With the government-mandated shutdown underway, the reality of business has changed overnight. So, it’s crucial to do everything possible to reduce or control costs and keep your cash where it will benefit you most – in the bank.
Here are six things you can do to reduce costs.
1. It Takes a Village
The situation we find ourselves in is unprecedented. You’ve done nothing wrong and deserve every piece of help and support that you receive. Don’t misinterpret people’s offers of support as charity or pity; it’s empathy for a hard-working, dedicated business owner, cursed with bad timing. Let your village look after you in your time of need, and remember that generosity when the situation is reversed.
2. Be Honest with Your Staff
This is an incredibly sensitive subject, but sometimes it’s better to be completely upfront with people rather than leaving them to speculate. If you still have staff on the books, consider giving them an honest explanation of the finances and perhaps offer them some options – unpaid for a period of time, a reduction in salary, or benefits once the virus has been beaten.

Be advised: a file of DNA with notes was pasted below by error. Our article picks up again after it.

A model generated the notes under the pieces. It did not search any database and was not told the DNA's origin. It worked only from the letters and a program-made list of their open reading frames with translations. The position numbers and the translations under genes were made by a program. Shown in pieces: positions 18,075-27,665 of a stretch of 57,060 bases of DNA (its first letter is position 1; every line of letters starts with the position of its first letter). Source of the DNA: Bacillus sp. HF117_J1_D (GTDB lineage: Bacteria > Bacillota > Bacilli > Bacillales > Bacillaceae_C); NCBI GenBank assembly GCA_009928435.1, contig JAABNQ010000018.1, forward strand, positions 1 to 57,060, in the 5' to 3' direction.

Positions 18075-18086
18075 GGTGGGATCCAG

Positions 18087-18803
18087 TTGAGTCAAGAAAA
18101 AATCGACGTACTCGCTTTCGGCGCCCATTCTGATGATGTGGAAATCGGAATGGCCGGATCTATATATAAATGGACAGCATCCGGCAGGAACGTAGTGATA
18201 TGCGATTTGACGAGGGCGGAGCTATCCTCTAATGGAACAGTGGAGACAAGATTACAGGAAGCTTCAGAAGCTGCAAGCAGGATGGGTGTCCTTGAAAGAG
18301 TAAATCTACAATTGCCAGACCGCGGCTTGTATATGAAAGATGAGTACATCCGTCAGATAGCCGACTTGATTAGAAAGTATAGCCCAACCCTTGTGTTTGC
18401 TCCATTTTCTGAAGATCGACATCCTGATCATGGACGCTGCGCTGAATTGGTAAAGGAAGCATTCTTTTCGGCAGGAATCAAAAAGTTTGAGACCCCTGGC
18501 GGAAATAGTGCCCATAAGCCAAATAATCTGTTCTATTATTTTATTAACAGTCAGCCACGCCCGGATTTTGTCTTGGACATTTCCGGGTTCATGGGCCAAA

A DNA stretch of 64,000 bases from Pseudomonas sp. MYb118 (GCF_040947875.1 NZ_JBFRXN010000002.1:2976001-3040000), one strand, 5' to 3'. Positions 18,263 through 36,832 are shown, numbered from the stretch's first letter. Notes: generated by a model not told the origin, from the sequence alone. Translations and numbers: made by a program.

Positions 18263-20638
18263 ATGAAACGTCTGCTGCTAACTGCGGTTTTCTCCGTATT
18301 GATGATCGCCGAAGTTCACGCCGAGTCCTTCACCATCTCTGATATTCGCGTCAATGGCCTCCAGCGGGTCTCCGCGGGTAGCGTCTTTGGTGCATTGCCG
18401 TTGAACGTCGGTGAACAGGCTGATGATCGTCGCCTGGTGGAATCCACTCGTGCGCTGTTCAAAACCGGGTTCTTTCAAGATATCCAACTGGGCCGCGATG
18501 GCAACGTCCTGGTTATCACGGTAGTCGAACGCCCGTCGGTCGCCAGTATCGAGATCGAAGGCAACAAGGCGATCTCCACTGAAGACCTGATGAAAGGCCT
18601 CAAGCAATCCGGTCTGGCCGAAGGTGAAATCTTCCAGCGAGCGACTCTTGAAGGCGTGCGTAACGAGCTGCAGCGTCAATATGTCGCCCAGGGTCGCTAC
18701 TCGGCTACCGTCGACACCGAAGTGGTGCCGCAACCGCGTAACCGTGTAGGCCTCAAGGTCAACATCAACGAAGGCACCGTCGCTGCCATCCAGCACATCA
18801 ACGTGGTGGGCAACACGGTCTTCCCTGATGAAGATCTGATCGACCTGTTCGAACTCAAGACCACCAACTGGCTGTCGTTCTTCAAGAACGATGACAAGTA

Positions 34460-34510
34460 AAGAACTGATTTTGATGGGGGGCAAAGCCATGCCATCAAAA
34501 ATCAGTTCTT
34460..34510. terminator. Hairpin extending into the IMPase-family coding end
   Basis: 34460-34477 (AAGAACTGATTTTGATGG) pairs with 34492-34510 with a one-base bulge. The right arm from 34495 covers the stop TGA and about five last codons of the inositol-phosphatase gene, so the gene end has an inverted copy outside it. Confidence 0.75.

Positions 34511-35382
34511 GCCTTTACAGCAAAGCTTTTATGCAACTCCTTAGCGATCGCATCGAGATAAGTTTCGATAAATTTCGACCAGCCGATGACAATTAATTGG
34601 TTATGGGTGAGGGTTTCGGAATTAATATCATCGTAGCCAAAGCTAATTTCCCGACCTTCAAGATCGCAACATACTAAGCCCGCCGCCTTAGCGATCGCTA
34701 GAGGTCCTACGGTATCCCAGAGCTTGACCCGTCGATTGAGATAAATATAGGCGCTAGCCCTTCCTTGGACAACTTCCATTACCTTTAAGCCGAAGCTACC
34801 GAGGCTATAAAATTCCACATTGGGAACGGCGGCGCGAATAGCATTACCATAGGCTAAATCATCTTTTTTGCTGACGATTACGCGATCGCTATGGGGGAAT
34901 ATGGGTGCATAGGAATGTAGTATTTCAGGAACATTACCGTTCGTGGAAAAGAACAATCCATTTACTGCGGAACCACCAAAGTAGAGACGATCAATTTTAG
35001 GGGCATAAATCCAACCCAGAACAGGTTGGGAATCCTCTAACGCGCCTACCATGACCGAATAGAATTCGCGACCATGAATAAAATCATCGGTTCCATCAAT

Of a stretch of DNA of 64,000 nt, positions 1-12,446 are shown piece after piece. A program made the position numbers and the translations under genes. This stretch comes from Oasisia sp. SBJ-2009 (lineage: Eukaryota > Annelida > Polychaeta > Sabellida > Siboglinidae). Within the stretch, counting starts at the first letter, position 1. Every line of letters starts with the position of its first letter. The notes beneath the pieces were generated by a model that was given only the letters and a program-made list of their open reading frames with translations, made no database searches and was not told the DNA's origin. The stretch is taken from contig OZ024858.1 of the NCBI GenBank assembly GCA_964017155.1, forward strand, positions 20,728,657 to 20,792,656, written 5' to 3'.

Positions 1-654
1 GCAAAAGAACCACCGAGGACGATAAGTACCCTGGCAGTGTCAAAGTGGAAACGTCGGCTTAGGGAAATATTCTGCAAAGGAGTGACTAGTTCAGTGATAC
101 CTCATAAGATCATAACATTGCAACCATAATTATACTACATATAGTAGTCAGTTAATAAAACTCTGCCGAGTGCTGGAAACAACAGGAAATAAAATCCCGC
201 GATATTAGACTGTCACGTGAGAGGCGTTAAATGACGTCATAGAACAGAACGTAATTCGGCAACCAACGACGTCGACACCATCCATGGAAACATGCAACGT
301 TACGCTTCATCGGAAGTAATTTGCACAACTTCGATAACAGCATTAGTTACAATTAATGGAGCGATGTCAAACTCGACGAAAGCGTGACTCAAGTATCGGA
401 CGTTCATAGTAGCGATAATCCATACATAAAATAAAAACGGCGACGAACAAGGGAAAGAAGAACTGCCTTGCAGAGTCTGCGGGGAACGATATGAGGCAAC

3. Keep an Eye on Your Bank Statement and Cancel Everything
Watch those monthly and weekly outgoings for things that you aren’t using at the moment. Subscriptions, apps, industry publications – you can always start them again when this is all over.
4. Watch Direct Debits and Automatic Payments
It’s far easier to cancel a payment than to get the money back later. With many administrative and accounting staff on leave, especially in smaller businesses, if the money goes out of your account, it’s not likely to be returned immediately. Make a list of payments, send an email explanation and cancel the arrangement where appropriate.
5.Delay, Delay, Delay
Our entire industry is currently experiencing unprecedented hardship, and everyone is acutely aware of the pressure put on small business. When speaking with suppliers, don’t be afraid to ask for extensions on payments and to be honest about your situation.
6. Talk to Your Bank
If you have a loan or credit card, contact your bank or financial institution and explain you are experiencing hardship due to the coronavirus. For the most part, these businesses have responded well during the crisis and are likely to understand if you need to delay repayments. Also, remember to talk to them about options regarding your mortgage.
We will all be back, look after yourself and your family.